The farm I was raised on was 14 miles from a small town known as Pine River.

It was the middle of the Depression, and our government was trying to support the folks throughout our country as best they could. There was a government program underway to get fresh fruit to families.

The radio – our only way of getting any information – was broadcasting that there would be free oranges available in Pine River.

My mom jumped up hugged my dad and whispered in his ear, “You must go and get some. It will be our only Christmas.”

Dad kissed her, then slowly put on his coat. I remember that coat. It made him look like a big bear. He had a raccoon hat with big ears flaps, then came his big boots. He moved slowly, like this was something he didn’t want to do, then he was out the door and soon lost in the snow, which we had a lot of.

Dad had to make the long, 28-mile round trip with just a horse and sleigh.

Yes, we had a car, a ‘29 Model A Coupe, but the roads were not plowed. In those days, we were lucky to have a road.

So, that horse and sleigh and my dad were our only chance that we would have a Christmas.

I, my mother, three brothers and our dog all stood close together by the door and watched Dad, that sleigh and that horse slowly fade out of sight into the misty snow.

We all stood there wondering, as children often do. Will we ever see our dad again? An empty hole slowly crept into my stomach, it soon passed, and I went back to just being a boy, which is a full-time job.

We had no TV, no cell phones or iPads, so as boys, we had to find things to do, the old-fashioned way.

I call our farm “a rock farm” – we had more rocks than crops. My dad would pick all those rocks up and put them on a sled called a go-devil. A go-devil is a large slide with log runners. He then piled them in big piles. In those rocks lived critters. Boys love critters. Making a long story short, being boys, we showed up in the front yard with a skunk in each hand, holding each one by the tail.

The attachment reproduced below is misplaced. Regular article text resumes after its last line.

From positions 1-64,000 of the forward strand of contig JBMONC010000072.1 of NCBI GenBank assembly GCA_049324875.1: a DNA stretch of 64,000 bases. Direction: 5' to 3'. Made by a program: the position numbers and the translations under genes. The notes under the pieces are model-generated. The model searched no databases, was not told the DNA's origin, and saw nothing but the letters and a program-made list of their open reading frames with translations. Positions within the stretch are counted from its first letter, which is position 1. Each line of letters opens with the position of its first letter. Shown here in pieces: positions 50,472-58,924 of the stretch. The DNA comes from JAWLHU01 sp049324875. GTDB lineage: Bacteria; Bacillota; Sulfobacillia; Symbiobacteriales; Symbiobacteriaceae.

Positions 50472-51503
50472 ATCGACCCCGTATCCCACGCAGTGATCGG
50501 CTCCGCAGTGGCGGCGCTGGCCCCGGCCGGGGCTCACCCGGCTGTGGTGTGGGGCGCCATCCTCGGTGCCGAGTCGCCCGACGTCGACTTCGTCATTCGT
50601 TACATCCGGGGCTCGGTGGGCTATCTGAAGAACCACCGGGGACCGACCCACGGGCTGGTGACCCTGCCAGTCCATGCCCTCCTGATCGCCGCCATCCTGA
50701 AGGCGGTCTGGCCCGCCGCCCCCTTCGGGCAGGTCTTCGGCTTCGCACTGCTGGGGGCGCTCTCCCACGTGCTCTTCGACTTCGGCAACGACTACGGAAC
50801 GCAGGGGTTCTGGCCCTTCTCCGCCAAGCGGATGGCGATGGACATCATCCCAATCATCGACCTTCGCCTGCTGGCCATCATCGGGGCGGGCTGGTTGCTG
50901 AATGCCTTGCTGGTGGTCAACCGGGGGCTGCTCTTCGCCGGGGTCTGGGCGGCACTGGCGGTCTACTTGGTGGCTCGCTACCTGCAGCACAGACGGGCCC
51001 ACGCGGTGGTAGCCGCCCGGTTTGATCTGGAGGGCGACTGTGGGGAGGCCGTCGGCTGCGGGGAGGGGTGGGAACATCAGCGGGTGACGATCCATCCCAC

My mother almost passed out! We dropped the skunks at my mother’s command. She striped us, buried our clothes and scrubbed us down with tomato juice – homemade, of course. We were not allowed in the house for a week.

Back to my father on that horrible trip. We expected him back the next day, Christmas Eve, but the day came and passed and no Dad.

Early the next morning, we heard my dad’s voice. Yelling, “Dad is home,” all my brothers were running and stumbling all over each other trying to get to the kitchen.

After hugging my dad to death, we were so glad to see him. There in the middle of the kitchen floor was a magnificent crate of oranges. That may not sound like much to you, but to us, it was the feast of a lifetime. My brothers and I were enjoying our fabulous Christmas.

My mother looked up at my dad. Yes, she was setting on the floor with us. “Set down here and have an orange. You earned it.”

My dad just stood there. It seemed like a long time, then he softly said, “I will stand in line for my kids, but I won’t eat it.”

See you next time, with more “Tales of the North.”

A storyteller, John Zentz, 87, will share a blend of fact and fiction in his bimonthly column. Some tales he’s lived through, some he’s been told. Zentz and his family are longtime Hubbard County residents. He has a picture of his grandmother and grandfather, seven times removed, sitting on a porch in Park Rapids.